I remember in my first year of teaching, looking around my empty classroom, bereft of resources and manipulatives, and seeing textbooks galore, thinking: There has to be a better way. It struck me finally one day when one of my students asked me about the question in the text. “Do farmers really count kernels of corn?” If I was going to teach math I was going to have to teach it differently. I needed to teach math in a way that made sense to me and was going to contribute to my students learning in a more meaningful way. Within a week, I had rolled an unused media cart into my classroom, I had commandeered the littleused computer lab across the hall, and the textbooks were ditched. I was allin and extremely nervous that  as a new teacher  I was going to be “found out” and my choices would be questioned. Six years later and the books have never made their way back in. So how, as a new teacher, or one wishing to make the transition, do you begin a technology based math program? Read, Read and Read Some More There are some amazing digital resources available to teachers, and Twitter has become my chief source of education and technology news. Create your own network of educators and begin to read what they post. Begin following the people whom they follow. Find your board’s technology and math gurus, and ask them to point you in the right direction. My goto site for tech education is Clif Mims, member of the University of Memphis‘ Instructional Design and Technology faculty since 2005. His news daily can be read here: http://paper.li/clifmims/1334294157 Become the Tech Expert I hear from a lot of teachers that they don’t have any technology at their disposal. Does someone else at your school? A friend at another school? Can you register for workshops which would be of interest? You must invest the time in learning the technology. Simple as that. You cannot expect to use technology as a part of your daily math lessons if you have never explored the technology yourself. In using the technology you will naturally think of new and interesting ways of using it as a part of your math program and develop ways to integrate it into the curriculum. Always remember that the curriculum tells us what to teach but not how to teach it. Here are some links to get you started: 3D Tin: www.3Dtin.com Google SketchUp http://www.sketchup.com/intl/en/ The National Library of Virtual Manipulatives http://nlvm.usu.edu/en/nav/vlibrary.html The Medium is Not the Message Technology is cool. Technology is fun. It is also expensive. The novelty of using technology in the classroom is fleeting. When I began using technology to teach math six years ago, technology had not yet penetrated every aspect of our lives; using technology was enough to captivate students' attention and hold it. No more. Technology in the math classroom has to have a purpose. I hear teachers say it would be neat to have X piece of technology in their room. If it’s neat you are looking for, look elsewhere. These are tools that can be used to create amazing work, whether 3D landscapes and architecture or using an excel spreadsheet to graph student generated survey results. If students are given real work, with a true purpose, incorporating newly acquired tech skills, they will surely fly. Still not Convinced? Here are a couple of inspirations for you. The first is a very well known RSA talk by Sir Ken Robinson about the need to change the delivery of education, and a new talk about education’s Death Valley The second is a TED talk by British technologist and big thinker Conrad Wolfram. He advocates strongly for introducing tech into maths and makes a compelling argument. Start with integrating one new item a month to your teaching and before you know, it you’ll be an expert spreading the gospel of tech to your colleagues! Jason Rodger is a CCT and Grade 6 MFI Teacher in Ottawa, Ontario. He and his colleague, Michael Wendler, will be interviewed by me on Skype this Friday, May 17, 2013. Please leave a comment or question which you may want him to address during our interview later this week. Interview blog will be posted next week. Probability comprises concepts that many adults struggle to understand. (Not convinced? Just have a look at our booming lottery business!) How, then, can we engage children in such a way that ensures they build a solid foundational understanding of this important mathematical area? Since many of my students have developed strong oral language skills this year, especially when working with a partner or in a very small group, I developed a series of lessons that drew heavily on the instructional strategy of "thinkpairshare", and banked on Van De Walle's gamesrich chapter on probability. We spun spinners, rolled dice, made and tested predictions, played "hockey" and other goalbased games that depended on predicting outcomes. But first, we explored the basic vocabulary of probability: chance, possible, certain, impossible, likely, unlikely, equally likely.... A number of scenarios were presented on the board, and students had to discuss whether each was certain, possible, or impossible. Then we moved each scenario into the appropriate part of a Venn diagram on the Interactive White Board. Lots of wait time was provided for students to consider and discuss each scenario, and as you can see from the photo above, they were quite engaged: For once, every student was either looking at the screen, or discussing the scenario with nearby neighbours! Next, students engaged in a "continuum of probability" minilesson, in which we moved a series of five different spinners into sequence from impossible to certain. It was a great opportunity for them to see each of the new words they had learned in the bigger context of probability vocabulary and concepts. Finally, after lots and lots of thinking and rich talk, I asked students to work on their own to write down a few examples of things that were likely, impossible, certain, etc. I used this exit ticket as a diagnostic assessment to see what level of understanding most of the learners were at in order to fine tune my next lesson, which involved a series of probability math games. Yes, we went to the conference. Yes, it was awesome. Yes, I learned a lot. Yes, I will blog about it... soon... cut me some slack: My dawg died last week, and I'm trying finish up some probability lesson problems (on my own time; we're out of release days; Ack!), and it's 7 p.m., and I'm still in my classroom and haven't had dinner, lol!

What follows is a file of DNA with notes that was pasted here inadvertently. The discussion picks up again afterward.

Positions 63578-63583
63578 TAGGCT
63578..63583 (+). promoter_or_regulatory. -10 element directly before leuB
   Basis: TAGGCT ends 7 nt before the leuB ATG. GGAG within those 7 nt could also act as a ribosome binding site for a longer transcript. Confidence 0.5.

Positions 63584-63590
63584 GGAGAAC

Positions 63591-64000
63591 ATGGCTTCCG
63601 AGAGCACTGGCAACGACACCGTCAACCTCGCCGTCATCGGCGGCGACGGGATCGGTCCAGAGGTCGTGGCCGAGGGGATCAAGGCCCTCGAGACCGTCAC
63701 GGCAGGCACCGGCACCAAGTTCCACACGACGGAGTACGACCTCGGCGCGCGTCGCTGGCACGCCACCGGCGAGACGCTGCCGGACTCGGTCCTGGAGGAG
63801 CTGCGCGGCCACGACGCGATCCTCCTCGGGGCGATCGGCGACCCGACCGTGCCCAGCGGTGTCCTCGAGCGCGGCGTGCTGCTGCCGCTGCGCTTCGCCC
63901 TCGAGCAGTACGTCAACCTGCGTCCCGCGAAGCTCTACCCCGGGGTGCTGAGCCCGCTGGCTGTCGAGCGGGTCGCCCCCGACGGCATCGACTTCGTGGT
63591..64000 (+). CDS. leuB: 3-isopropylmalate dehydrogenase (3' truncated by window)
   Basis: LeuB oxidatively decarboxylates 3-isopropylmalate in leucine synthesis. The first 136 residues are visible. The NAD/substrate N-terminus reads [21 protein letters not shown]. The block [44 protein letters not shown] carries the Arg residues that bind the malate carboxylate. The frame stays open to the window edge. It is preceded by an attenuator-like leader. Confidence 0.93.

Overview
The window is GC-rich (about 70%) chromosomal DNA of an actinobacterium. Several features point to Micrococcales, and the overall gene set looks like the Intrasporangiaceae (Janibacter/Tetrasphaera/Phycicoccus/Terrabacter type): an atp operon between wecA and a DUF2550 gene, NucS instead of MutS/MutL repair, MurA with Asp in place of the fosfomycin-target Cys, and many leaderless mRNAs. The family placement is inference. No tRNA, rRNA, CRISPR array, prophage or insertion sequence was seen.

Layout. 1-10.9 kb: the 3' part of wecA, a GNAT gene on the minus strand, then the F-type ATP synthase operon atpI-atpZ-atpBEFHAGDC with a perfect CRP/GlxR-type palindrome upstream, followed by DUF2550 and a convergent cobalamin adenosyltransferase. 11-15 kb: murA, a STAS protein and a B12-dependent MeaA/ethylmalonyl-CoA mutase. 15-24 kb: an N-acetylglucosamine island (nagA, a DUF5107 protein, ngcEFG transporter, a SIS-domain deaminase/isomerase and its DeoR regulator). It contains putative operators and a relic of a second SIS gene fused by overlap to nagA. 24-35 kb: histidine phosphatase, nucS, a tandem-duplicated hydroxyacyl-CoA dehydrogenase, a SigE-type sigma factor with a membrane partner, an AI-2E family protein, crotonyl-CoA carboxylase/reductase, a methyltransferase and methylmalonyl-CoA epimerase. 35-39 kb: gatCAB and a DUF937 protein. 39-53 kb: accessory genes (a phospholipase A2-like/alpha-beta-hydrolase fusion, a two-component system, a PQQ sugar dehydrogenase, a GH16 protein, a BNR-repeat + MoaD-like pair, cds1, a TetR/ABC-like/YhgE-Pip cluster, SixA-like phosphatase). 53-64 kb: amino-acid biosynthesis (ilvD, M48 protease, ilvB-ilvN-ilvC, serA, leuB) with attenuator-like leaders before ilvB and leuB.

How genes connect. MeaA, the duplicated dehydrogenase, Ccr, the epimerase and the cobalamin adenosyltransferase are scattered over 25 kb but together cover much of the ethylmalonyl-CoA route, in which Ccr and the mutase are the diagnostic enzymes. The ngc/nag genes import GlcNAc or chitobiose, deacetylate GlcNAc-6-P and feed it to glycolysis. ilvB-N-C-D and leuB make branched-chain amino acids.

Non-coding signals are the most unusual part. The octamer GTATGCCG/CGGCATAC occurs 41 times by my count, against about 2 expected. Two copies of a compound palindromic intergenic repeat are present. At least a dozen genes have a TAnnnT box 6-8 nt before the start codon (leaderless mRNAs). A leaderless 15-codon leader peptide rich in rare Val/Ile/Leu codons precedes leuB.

Stay tuned... Communication. It’s an essential component of mathematics, especially when dealing with a student population whose first language is NOT the language of instruction! A few weeks ago, I wrote about the simplification of criteria in order to help focus students on writing clear and succinct explanations when communicating solutions to problems they solve. That strategy seems to have worked for many of the students in my class: Below is a sample from some multiplication/division problems they solved the other day. As one can see, it is easy to assess their understanding of the concept, as well as note where errors were made (and by following up with a short conference, one can surmise if those errors were mathematical, or linked to a misreading of the problem itself, due possibly to ESL factors). Speaking of conferencing, my colleague, Dale, recently reminded me of the value of this: As we finished up our transformational geometry unit a few weeks back, he elected to evaluate students by meeting with them individually to orally assess their understanding of transformation understanding. Dale showed what he had students do, including a question or to using a grid map from the text book, and a few tasks involving the translation, reflection and rotation of an object on a grid paper. For each task, he made note of whether they were able to do it independently and confidently, whether they benefited from some teacher guidance, or whether they seemed completely at a loss, even with teacher intervention and support. (I stole his idea and created a recording template  see photo below.) In some sense, the conference became a bit of a teaching opportunity as well as an assessment measure. We conference daily or weekly with students for reading and writing as a way to assess and remediate as needed, why not in Math?! I've often harped on the importance of employing "talk before writing" strategies like "thinkpairshare"... Another thing I’ve noticed, both while conferencing AND while using such instructional tactics as “thinkpairshare”, is the importance of wait time. It can take a while for students to focus and get ontopic. Giving them a few extra seconds or even minutes to chat with a partner, instead of rushing them through a discussion topic, can really help students to go a little deeper with their understanding. Although I know the research on wait time, I am always surprised when I actually remember to use it, and then students' responses are richer and more focused! Simplifying success criteria, using oral conferencing as a form of assessment and integrating wait time into the instructional repertoire... three of the many ways we can increase student success as they communicate in math. In the final months of school, we'll be reflecting more on the original goals of the project, and assessing the overall impact of this project on both student learning and teacher practice. We'd love to hear from some of our blog followers so that we can assess the real impact (if any) on the audience outside our classroom!